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  • Julka IS, Alvaro M, Kumar D. Beneficial effects of electrical stimulation on neuropathic symptoms in diabetes patients. Journal of Foot and Ankle Surgery 1998; 37(3): 191-198.

    Forty-one (76%) patients reported a 44.0 ± 4.0% subjective improvement in their neuropathic pain. The overall improvement in pain was also significant on an analog scale of 10 (p < .01), and correlated well with the percent amelioration data (12 =.65). These data suggest an effectiveness of electrotherapy in managing neuropathic pain as an adjunct to the analgesics.

    A significantly higher incidence of ulcers of feet was seen in the treatment failure group (p < .03). Four of the 10 patients in the treatment failure group and 2 of 24 electrotherapy responders had ulcers.

  • Kumar D, Marshall HJ. Diabetic peripheral neuropathy: amelioration of pain with transcutaneous electrostimulation. Diabetes Care 1997; 20(11): 1702-1705.

    In the electrotherapy group (n = 18), symptomatic improvement was seen in 15 (83%) cases, 3 of which were completely asymptomatic.T

    The pain score declined from 3.17 ± 0.12 to 1.44 ± 0.25 (P < 0.01) and the posttreatment pain scores were considerably lower (P < 0.03), indicating a substantial treatment effect over and above any placebo influence.

    Patients in the electrotherapy group reported greater reduction in symptoms (52 ± 7% vs. 27 ± 10% in control subjects, P < 0.05) on an analog scale.

  • Dubinsky RM, Miyasaki JM. Assessment: efficacy of transcutaneous electric nerve stimulation in the treatment of pain in neurologic disorders (an evidence-based review). Neurology 2010; 74: 173-176.

    TENS should be considered in the treatment of painful diabetic neuropathy

    Two Class II studies compared TENS to TENS-sham, and 1 Class III study compared high-frequency muscle stimulation to TENS in the relief of pain associated with mild diabetic peripheral neuropathy (distal symmetric neuropathy, excluding patients with mononeuropathies and plexopathies).

    A modest reduction in VAS was found for TENS compared to TENS-sham, and a larger proportion felt benefit with the high frequency muscle stimulation compared to TENS.

  • Hamza et al. Percutaneous electrical nerve stimulation: a novel analgesic therapy for diabetic neuropathic pain. Diabetes Care 2000; 23: 365-370.

    Compared with the pain VAS scores before active (6.2 ± 1.0) and sham (6.4 ± 0.9) treatments, pain scores after treatment were reduced to 2.5 ± 0.8 and 6.3 ± 1.1, respectively.

    60% reduction in pain noted with TENS.

    Active PENS treatments produced significant pain relief, increased levels of mood and physical activity, and improved quality of sleep compared with the sham treatments during the course of the 3-week treatment period.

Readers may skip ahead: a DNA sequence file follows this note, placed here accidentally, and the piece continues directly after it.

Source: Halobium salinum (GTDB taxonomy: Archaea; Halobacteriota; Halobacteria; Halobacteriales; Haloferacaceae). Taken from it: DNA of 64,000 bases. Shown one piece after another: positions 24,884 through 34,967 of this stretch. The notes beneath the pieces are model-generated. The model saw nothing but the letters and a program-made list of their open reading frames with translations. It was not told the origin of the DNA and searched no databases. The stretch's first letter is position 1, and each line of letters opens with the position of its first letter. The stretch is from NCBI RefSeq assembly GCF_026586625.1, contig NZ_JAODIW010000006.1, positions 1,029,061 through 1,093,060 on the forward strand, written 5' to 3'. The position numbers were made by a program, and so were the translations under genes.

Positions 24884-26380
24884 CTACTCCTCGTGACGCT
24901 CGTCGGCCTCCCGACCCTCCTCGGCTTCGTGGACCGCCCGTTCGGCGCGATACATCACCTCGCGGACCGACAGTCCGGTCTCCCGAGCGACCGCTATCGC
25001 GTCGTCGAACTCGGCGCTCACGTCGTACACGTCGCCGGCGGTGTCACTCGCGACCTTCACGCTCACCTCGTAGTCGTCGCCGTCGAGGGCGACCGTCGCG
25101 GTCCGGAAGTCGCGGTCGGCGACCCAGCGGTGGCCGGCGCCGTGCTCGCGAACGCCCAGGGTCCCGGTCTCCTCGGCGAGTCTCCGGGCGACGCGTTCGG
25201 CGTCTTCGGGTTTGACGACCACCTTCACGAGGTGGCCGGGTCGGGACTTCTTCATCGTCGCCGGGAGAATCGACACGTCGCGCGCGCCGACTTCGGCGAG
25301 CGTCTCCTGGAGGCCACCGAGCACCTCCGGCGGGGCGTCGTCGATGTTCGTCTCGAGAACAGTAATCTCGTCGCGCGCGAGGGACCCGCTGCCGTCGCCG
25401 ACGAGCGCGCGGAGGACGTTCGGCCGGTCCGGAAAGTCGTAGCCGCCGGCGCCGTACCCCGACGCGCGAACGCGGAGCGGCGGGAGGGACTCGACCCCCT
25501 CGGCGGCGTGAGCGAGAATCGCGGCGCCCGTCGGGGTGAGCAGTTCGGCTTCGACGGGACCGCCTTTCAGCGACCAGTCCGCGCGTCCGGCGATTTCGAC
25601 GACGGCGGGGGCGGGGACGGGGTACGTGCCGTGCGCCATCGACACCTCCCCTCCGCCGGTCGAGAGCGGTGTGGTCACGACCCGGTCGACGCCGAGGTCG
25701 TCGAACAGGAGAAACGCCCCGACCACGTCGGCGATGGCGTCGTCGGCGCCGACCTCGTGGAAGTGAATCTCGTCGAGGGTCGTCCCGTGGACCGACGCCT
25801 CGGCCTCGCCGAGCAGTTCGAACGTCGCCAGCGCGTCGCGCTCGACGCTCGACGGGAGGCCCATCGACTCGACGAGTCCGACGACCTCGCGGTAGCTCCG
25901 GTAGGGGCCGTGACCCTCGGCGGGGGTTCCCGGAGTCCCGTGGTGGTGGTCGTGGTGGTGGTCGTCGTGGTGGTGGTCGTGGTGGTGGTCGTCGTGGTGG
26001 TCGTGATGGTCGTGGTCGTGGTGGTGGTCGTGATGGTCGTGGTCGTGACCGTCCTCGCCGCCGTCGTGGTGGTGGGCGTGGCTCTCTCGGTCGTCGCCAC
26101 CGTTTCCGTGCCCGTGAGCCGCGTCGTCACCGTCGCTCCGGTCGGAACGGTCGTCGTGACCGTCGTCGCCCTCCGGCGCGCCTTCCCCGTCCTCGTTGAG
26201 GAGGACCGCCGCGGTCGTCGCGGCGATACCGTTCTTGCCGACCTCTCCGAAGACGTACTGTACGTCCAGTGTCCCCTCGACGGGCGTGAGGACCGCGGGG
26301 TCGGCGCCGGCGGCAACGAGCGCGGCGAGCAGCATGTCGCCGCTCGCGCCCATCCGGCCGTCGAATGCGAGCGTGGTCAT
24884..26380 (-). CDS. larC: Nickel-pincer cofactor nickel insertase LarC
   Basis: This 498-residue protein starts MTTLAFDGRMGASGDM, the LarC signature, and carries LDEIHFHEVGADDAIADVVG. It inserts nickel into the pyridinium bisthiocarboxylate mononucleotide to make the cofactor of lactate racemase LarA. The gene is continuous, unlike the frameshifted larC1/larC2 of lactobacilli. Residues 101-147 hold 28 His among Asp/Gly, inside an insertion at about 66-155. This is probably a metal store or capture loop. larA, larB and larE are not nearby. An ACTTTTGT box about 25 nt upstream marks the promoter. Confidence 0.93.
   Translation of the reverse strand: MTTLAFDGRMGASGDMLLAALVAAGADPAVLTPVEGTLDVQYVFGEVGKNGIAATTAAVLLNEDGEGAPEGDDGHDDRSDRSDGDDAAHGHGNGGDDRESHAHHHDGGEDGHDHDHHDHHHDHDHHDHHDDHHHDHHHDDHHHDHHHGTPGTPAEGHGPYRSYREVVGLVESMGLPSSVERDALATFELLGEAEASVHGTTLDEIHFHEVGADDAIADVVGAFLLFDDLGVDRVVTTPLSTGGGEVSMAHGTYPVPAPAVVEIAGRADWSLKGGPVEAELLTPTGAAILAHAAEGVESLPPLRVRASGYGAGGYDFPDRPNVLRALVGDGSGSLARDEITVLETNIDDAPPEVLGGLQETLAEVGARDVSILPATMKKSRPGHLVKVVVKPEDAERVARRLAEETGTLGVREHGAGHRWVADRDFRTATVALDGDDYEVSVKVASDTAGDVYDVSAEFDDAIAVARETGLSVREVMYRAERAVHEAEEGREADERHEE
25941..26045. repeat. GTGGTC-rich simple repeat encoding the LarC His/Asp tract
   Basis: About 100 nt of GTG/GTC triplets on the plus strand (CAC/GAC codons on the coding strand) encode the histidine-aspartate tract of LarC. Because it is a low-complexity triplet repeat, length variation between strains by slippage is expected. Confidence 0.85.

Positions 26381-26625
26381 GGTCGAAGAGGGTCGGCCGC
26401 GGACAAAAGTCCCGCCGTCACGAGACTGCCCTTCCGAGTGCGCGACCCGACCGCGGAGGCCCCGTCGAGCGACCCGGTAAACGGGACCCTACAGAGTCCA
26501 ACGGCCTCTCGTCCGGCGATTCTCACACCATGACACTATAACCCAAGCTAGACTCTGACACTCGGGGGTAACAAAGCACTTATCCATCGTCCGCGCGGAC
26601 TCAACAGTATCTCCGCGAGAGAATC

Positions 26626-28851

Although the precise mechanism of PENS-induced analgesia is not known at this time, it appears to be related to both neural modulation and an increase in endogenous opioid-like substances (e.g., dynorphins, endorphins, enkephalins) within the central nervous system.

    Interestingly, both Cameron et al. and Mo et al. have reported that peripheral electrical stimulation can normalize the changes in nerve conduction velocity when using an experimental diabetic rat model.

    Walsh et al. also observed a decrease in nerve conduction latency and mechanical pain threshold when TENS was applied directly over the nerve.

    In addition, clinical studies have suggested that the use of electrotherapy in diabetic patients produces decreases in mechanical pain threshold, a local vasodilatory effect, and enhanced wound healing.

  • Somers DL and Clemente FR. Contralateral high or a combination of high and low-frequency transcutaneous electrical nerve stimulation reduces mechanical allodynia and alters dorsal horn neurotransmitter content in neuropathic rats. The Journal of Pain 2009; 10(2): 221-229.

    Daily, high frequency or a combination of high- and low-frequency TENS reduced mechanical (P < .001), but not thermal allodynia in the right hind paw when compared with untreated CCI rats.

    Daily high frequency TENS elevated the dorsal horn synaptosomal content of GABA bilaterally (P < .014) and a combination of high- and low-frequency TENS elevated the dorsal horn content of aspartate (P < .001), glutamate (P < .001) and glycine (P < .001) bilaterally over that seen in untreated CCI rats.

    The present findings support a contralateral approach to the application of TENS and suggest that distinct strategies for TENS application may differentially alter neurotransmission in the central nervous system.

  • Reichstein L, Labrenz S, Ziegler D, Martin S. Effective treatment of symptomatic diabetic polyneuropathy by high-frequency external muscle stimulation. Diabetologia 2005; 48: 824-828.

    This pilot study shows, for the first time, that HF can ameliorate the discomfort and pain associated with DSP, and suggests that HF is more effective than TENS.

    Subgroup analysis revealed that HF was more effective than TENS in relieving the symptoms of non-painful neuropathy (HF100%, seven out of seven; TENS: 44%, four out of nine; p<0.05) and painful neuropathy (HF: 69%, nine out of 13; TENS: 25%, three out of 12; p<0.05).

  • Kloth LC. Electrical stimulation for wound healing: a review of evidence from in vitro studies, animal experiments, and clinical trials. Lower Extremity Wounds 2005; 4(1): 23-44.

    Electrically induced acceleration of the closure of wounds caused by nonischemic diabetic neuropathy has been demonstrated in 4 studies, including 2 randomized controlled clinical trials.